study in the journal Frontiers in Human Neuroscience last year used data from users of the cognitive-training website Lumosity. Researchers looked at the self-reported sleeping habits of about 160,000 users who took spatial-memory and matching tests and about 127,000 users who took an arithmetic test. They found that cognitive performance increased as people got more sleep, reaching a peak at seven hours before starting to decline.
After seven hours, "increasing sleep was not any more beneficial," said Murali Doraiswamy, a professor of psychiatry at Duke University Medical Center in Durham, N.C., who co-authored the study with scientists from Lumos Labs Inc., which owns Lumosity. He said the study replicated earlier research, including a look at memory loss. "If you think about all the causes of memory loss, sleep is probably one of the most easily modifiable factors," he said.
Most research has focused on the effects of getting too little sleep, including cognitive and health declines and weight gain. David Dinges, a sleep scientist at the University of Pennsylvania's Perelman School of Medicine who has studied sleep deprivation, said repeatedly getting just 20 or 30 minutes less than the minimum recommendation of seven hours can slow cognitive speed and increase attention lapses.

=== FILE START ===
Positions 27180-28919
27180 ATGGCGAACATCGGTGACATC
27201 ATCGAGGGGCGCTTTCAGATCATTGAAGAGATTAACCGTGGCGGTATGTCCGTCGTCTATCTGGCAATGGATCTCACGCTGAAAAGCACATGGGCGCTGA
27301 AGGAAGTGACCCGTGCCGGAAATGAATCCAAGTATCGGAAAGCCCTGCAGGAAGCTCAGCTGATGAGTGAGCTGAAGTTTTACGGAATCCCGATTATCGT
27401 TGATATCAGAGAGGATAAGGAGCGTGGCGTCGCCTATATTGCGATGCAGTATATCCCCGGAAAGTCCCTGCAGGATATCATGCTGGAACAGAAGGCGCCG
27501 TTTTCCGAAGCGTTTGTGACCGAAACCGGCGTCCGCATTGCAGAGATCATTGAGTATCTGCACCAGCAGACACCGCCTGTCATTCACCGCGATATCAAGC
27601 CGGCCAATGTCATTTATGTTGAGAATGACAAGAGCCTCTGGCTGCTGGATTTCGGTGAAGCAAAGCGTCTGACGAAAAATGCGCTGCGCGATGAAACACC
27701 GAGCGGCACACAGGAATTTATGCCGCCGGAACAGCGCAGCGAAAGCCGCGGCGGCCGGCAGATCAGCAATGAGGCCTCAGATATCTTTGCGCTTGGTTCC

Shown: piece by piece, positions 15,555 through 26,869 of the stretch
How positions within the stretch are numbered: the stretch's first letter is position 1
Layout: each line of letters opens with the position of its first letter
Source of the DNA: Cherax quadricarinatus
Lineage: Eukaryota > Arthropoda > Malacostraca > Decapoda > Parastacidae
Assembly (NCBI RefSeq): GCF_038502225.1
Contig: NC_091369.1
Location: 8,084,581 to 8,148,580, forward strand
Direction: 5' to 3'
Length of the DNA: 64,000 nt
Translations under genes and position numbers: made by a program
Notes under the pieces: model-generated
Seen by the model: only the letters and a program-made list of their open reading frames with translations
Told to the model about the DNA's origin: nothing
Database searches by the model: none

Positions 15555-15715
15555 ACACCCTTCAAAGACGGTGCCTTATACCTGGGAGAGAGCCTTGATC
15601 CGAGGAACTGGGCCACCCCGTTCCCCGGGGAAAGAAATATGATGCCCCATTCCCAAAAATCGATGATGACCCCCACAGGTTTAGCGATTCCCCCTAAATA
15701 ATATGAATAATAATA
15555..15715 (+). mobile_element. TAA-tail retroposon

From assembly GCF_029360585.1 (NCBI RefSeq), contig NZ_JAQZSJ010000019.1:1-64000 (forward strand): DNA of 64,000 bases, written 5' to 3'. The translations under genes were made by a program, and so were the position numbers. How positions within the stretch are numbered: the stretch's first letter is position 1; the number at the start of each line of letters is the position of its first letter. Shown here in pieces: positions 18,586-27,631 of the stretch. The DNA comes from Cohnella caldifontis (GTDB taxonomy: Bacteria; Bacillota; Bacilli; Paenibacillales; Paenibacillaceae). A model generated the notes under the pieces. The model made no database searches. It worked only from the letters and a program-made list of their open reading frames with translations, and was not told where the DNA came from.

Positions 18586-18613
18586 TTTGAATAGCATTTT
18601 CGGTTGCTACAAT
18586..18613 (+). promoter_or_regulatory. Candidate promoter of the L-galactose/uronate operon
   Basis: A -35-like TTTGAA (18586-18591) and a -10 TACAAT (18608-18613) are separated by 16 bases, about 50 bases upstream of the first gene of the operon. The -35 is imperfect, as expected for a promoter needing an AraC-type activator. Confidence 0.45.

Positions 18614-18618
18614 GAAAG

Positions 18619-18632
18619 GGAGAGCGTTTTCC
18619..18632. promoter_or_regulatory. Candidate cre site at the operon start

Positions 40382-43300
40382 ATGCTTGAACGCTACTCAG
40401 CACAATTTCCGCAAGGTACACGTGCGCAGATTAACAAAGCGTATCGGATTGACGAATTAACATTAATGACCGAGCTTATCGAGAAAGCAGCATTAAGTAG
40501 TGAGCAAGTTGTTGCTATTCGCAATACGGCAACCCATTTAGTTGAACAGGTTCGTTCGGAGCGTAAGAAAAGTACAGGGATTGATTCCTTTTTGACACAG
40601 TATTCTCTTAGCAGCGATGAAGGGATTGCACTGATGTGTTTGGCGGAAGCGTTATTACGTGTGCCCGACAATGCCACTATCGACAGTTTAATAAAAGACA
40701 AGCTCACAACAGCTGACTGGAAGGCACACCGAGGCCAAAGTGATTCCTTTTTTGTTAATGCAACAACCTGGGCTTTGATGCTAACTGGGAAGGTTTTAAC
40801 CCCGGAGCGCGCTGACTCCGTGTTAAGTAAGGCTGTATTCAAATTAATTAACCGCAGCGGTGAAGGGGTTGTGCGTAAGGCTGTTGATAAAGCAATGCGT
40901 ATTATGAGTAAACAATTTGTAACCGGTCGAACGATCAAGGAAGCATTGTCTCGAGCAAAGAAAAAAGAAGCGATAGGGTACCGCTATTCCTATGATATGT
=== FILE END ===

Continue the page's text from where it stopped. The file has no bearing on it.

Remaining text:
Experts say people should be able to figure out their optimal amount of sleep in a trial of three days to a week, ideally while on vacation. Don't use an alarm clock. Go to sleep when you get tired. Avoid too much caffeine or alcohol. And stay off electronic devices a couple of hours before going to bed. During the trial, track your sleep with a diary or a device that records your actual sleep time. If you feel refreshed and awake during the day, you've probably discovered your optimal sleep time.